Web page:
PowerPoint Shortcuts: Learn More, Be Faster, Save Time

120 PowerPoint shortcuts, grouped by category, and explained in depth.

Want to really save time? Download the beautifully crafted PDF with all of the shortcuts on this page. Print it out, keep it by your desk, and start kicking a$$ in PowerPoint! Click here to get instant access for FREE.

PowerPoint Shortcuts Graph

Based on our experience, the average to advanced PowerPoint user knows between 10 to 30 shortcuts… how many do you know?

This guide covers over 120 of them and will quickly move you up the curve!

Note: You don’t have to view this all online! Click here to download the PDF and keep these shortcuts by your desk.

This guide is NOT designed to be consumed in one sitting…this is not a cram session for some pretend PowerPoint exam… and we are not handing out gold stars here.

Instead, pick a PowerPoint activity you frequently perform, learn its shortcuts and save time… And once you have one activity’s shortcuts down, come back and pick up another one.

Use this guide, learn how to REALLY use the shortcuts and shine!

See you at Happy Hour!

If you’re using PowerPoint for work, then learning shortcuts (including some hidden and badass ones), is a must!

Shortcuts for inserting things into a Presentation

Duplicating Slides and Objects Shortcuts

Same – Same But Different

These two PowerPoint shortcuts both create duplicates of things in PowerPoint, but there is a strategic difference worth mentioning.

First off though, these two shortcuts work in PowerPoint 2007, PowerPoint 2010, PowerPoint 2013 AND PowerPoint 2016. They also work on a Mac.

The duplicate shortcut (CTRL + D) creates a duplicate or copy, any PowerPoint object that you have selected (tables, charts, objects, slides, etc.). Right off the bat, using CTRL + D is twice as fast as a normal CTR + C to copy and CTRL + V to paste.

The duplicate slide shortcut (CTRL + SHIFT + D) creates a duplicate, or copy of the slide you are currently working on. It sounds like a repeat shortcut, but it plays a very strategic role in PowerPoint, and is definitely worth memorizing.

Getting Strategic…

The duplicate slide keyboard shortcut (CTRL + SHIFT + D) works REGARDLESS of what you are doing and what you have selected.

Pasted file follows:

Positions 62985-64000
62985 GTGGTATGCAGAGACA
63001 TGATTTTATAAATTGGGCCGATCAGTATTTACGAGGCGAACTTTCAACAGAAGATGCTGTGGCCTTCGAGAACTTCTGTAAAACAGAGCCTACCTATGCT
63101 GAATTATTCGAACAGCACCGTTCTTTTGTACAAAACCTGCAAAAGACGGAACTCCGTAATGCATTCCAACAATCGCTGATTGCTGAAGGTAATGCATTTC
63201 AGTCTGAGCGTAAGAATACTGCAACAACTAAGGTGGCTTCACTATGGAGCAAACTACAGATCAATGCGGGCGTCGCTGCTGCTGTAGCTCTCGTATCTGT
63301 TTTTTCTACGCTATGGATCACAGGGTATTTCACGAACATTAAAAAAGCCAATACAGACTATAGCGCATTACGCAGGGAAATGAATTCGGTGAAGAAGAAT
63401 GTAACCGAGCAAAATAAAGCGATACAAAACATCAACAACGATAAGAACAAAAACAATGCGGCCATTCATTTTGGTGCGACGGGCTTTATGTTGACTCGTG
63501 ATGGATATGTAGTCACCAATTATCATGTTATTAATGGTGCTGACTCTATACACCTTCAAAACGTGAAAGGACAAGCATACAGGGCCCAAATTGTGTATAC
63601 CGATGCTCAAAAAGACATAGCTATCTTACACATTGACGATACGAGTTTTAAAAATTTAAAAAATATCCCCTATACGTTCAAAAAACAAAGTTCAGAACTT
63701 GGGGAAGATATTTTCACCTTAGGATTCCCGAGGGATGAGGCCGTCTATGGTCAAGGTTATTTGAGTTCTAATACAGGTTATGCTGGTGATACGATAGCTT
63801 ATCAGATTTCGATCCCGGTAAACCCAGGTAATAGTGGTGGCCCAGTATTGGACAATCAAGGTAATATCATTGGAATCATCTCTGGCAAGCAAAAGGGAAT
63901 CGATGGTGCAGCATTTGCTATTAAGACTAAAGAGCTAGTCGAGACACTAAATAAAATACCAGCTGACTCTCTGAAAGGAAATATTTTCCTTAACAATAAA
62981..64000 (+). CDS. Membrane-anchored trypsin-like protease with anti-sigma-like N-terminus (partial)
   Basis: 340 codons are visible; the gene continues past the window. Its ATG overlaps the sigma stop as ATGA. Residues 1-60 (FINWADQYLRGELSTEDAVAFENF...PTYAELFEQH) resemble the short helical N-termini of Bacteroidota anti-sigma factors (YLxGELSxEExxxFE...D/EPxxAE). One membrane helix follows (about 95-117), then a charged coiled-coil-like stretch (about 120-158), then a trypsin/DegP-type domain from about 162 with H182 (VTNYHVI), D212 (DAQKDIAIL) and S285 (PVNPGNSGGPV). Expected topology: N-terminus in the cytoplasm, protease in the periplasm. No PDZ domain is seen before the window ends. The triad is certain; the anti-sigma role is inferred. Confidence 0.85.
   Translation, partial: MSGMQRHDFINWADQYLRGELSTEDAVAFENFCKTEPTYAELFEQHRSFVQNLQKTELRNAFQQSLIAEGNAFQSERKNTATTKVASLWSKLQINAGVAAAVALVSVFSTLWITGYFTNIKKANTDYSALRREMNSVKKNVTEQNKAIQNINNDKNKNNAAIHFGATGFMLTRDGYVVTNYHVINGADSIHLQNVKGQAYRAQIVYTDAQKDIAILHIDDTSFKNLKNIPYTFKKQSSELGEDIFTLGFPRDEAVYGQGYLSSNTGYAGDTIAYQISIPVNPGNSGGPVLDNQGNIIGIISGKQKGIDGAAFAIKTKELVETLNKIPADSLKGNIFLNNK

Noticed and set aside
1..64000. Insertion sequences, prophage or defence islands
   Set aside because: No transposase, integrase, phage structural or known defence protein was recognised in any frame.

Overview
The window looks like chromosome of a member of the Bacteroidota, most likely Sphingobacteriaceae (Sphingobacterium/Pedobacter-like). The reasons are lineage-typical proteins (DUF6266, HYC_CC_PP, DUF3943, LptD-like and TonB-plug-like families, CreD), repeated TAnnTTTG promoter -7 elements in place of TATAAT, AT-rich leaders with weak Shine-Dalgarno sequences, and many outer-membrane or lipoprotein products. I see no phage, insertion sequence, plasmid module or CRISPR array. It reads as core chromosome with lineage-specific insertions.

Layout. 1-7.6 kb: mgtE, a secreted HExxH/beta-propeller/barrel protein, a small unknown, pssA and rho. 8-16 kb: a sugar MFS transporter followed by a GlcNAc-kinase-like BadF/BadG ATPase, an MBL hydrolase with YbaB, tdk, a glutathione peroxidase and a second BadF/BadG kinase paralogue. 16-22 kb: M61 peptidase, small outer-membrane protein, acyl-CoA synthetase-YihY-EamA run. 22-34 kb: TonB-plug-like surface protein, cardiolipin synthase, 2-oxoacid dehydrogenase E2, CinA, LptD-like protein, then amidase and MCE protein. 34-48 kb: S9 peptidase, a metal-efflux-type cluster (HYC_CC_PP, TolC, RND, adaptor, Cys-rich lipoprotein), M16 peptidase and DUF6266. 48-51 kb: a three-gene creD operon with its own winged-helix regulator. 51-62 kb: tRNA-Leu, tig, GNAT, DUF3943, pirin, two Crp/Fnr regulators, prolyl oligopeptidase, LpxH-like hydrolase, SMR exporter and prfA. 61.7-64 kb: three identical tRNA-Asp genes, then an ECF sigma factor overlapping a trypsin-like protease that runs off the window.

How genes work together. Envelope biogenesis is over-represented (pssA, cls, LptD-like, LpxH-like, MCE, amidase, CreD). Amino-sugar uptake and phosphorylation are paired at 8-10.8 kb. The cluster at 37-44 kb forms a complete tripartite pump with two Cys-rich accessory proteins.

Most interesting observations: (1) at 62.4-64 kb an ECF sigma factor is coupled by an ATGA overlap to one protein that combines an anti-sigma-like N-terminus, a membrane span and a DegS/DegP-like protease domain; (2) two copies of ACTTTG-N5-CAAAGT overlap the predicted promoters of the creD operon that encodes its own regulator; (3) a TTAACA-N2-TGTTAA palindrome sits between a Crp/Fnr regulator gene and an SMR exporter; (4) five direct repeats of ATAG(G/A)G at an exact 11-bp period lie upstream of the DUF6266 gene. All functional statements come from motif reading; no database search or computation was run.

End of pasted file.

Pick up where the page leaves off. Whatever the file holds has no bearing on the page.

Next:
For example, you can be in the middle of typing text or tweaking a chart and simply hit CTRL + SHIFT + D to create a new, duplicate slide. That gives you an insurance policy to go back to your original layout, if you make a bunch of changes that you end up not liking.

As such, learning to add the SHIFT key to the equation is HIGHLY recommended, as it’s the fastest way to create a duplicate slide in PowerPoint.

To learn more about this shortcut, check out our article on duplicating slides.

Two Shortcuts, One Sequence

ALT + SHIFT + D is great double dipping shortcut, as it works differently depending on what you are doing in PowerPoint.

But first off, this shortcut works in all PC versions of PowerPoint: PowerPoint 2007, PowerPoint 2010, PowerPoint 2013 AND PowerPoint 2016 (same things as Office 365).

If you’re within a shape (able to type text), hitting ALT + SHIFT + D opens up the Date & Time dialog box allowing you to insert today’s date/time into your shape.

Note: If you select the “Update Automatically” option, the date and time will be updated each time you open your presentation. Can be very handy in certain situations.

On the other hand, if you’re working outside of an object (i.e. not typing text in an object) ALT + SHIFT + D will open up the Header and Footer dialog box, allowing you to add or remove your headers, footers, slide numbers, etc.

So depending on where you are active in your presentation, you can get two completely different results with the ALT + SHIFT + D PowerPoint shortcut keys.

Note: Changing the formatting of the Header and Footer

Within the Header and Footer dialog box, you can change the Header or Footer text, but if you want to change the formatting or positioning of the header and/or footer on your slide, you need to navigate to the Slide Master and make your changes there.

The same is true for changing the formatting or position of page numbers in PowerPoint.